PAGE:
As I write this article with voice dictation assistance, a stabbing pain radiates across my back and down my leg, while intense tremors, unnoticeable to those around me, surge throughout my body. I’m not even at ease while lying down. Each time I stand up, a kaleidoscope of colors and darkness sends me into a free-falling spin. As the walls sway, I have to hold on. I panic whenever I leave home and I must always have someone with me.
Although I look as healthy as any other woman my age, the disgust towards my very existence and body at my job caused my health to further deteriorate. It’s not uncommon for strangers, even in medical consultations, to say, “What’s your walking stick for?” or “If your legs are weak, go work out.”
It took me more than five years to find specialists who, instead of considering me lazy, took my health condition seriously, thus diagnosing me just like any other patient. I’m in the 7.1 percent of Colombians who have trouble carrying out basic everyday activities. However, my disability is so invisible that there are no figures for this condition in Latin America.
‘Good morning, pain’
I try to listen to my body. I assess how I'm feeling and the adjustments I require in getting up. It’s more complicated when the symptoms are sudden, when they come and go. This means there are days when I can go to a doctor’s appointment and return home straightaway to rest. On other days, if I don’t have the energy, am in pain or floored by panic, on top of the difficulty of finding someone to accompany me, I may have to find solutions that don't require me to leave the house.
No “X-ray” can show the pain or panic I experience. We thereby tend to avoid discussing our conditions, as we don’t need to hear any more upsetting, skeptical, and rude opinions. We also don't want other doctors or family members telling us that we “don’t look disabled.” This is despite fibromyalgia and spinal injuries being just some of my diagnoses. If our conditions still allow us to be somewhat productive, by securing a home, food, or income, for instance, they are best left undisclosed.
The various aspects of invisible disabilities
Also known as “hidden” disabilities, invisible disabilities are physical, mental, neurological, and sensory conditions or a combination thereof. By being invisible, they limit personal activities and pose adaptive challenges. Some of their symptoms include debilitating pain, fatigue, panic, dizziness, vertigo, reduced mobility with no known cause, as well as difficulties in remembering.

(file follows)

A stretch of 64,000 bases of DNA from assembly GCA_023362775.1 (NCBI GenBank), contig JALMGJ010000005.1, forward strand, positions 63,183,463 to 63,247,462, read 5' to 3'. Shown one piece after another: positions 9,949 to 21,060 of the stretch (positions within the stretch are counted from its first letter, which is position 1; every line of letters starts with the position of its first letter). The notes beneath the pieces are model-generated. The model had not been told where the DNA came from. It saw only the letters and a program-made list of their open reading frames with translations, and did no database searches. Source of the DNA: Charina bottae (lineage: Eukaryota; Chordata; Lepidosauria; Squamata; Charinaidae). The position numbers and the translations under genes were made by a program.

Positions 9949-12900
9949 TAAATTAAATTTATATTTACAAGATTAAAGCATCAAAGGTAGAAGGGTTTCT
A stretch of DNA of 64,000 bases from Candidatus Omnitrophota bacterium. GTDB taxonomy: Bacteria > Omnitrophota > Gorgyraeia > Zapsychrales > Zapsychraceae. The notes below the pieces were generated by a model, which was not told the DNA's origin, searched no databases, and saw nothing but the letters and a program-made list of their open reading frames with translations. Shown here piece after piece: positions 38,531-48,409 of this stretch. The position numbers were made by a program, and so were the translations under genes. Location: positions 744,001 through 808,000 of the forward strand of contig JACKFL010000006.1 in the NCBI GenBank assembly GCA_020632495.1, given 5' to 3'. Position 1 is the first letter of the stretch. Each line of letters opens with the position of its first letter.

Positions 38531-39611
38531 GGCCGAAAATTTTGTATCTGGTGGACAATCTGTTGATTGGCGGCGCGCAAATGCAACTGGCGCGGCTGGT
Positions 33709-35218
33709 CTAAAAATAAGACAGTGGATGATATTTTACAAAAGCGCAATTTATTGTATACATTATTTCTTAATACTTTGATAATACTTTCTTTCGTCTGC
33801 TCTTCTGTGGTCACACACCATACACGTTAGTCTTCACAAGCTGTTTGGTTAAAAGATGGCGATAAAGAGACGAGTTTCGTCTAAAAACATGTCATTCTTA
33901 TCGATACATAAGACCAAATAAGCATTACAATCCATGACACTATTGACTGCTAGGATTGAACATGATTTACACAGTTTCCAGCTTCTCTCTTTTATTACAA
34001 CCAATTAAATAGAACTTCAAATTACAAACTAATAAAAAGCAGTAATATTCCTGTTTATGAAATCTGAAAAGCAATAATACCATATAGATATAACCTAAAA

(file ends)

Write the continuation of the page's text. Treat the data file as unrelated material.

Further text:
Aside from individuals with disabilities like deafness, blindness, and autism, invisible disabilities also occur in those with brain injuries, cognitive dysfunction, learning disabilities, depression, anxiety, post-traumatic stress disorder (PTSD), and chronic fatigue syndrome. Likewise, they are also common among individuals with epilepsy, colitis, endometriosis, multiple sclerosis (MS), rheumatoid arthritis, cirrhosis, fibromyalgia, Lupus, myalgic encephalomyelitis (ME), diabetes, Crohn’s disease, and chronic diseases in general.
They can either pose minor challenges in everyday life or severely limit their activities. The long-term impact can be more detrimental.
Ways to break down barriers that divide us
The wheelchair logo is limiting when it comes to representing all disabilities. We often receive outraged looks of loathing and disgust when requesting reserved or accessible seating. Despite having medical records or other proof of disability to hand, people insult and attack us. We are thereby forced to give up our seats. This situation is even worse for transgender women since, for much of society, we shouldn’t even be alive.
This being the case, we must acknowledge that social exclusion exists both publicly and virtually. We must consider the ways in which physical and social barriers restrict people with invisible disabilities. Recognizing that resources can be adapted for individuals is part of our social evolution. Doing so will enable wider participation and their contribution towards building the best possible world.
Some of my recommendations for improving this situation are:
- Broaden your understanding, think before you speak, and don't make “jokes” about these conditions;
- Recognize that we don’t have to make you feel better when you don’t treat us right;
- Respect our privacy. However, if someone tells you about their condition, listen to them, learn, and build awareness;
- Understand your peers’ expectations. For example, making direct eye contact is appropriate in neurotypical communication, but is inappropriate for autistic people or those who have experienced traumatic events;
- Communicate ideas in simple, understandable terms, using instructions that are as straightforward as possible. Also, if you can, learn sign language to communicate with deaf people;
Include audio transcriptions and subtitles;
- Use sufficient color contrast and alternative text (alt) for graphics;
- Neurodiverse people, and/or people with depression or anxiety, are more sensitive to scrutiny and noise. It is therefore advisable to cancel out noise, avoid open spaces, and be able to have flexible work schedules;
- Normalize quieter workspaces and use noise-cancelling headphones;
Use designs that ensure easier movement within different spaces, thus avoiding blind spots;
- Provide various access routes to organized locations. Remember, not everyone has a car. It is useful to clarify if there are any accessible public transport routes and provide information on which have the shortest journeys.
At least my son knows that “what is essential is invisible to the eyes.”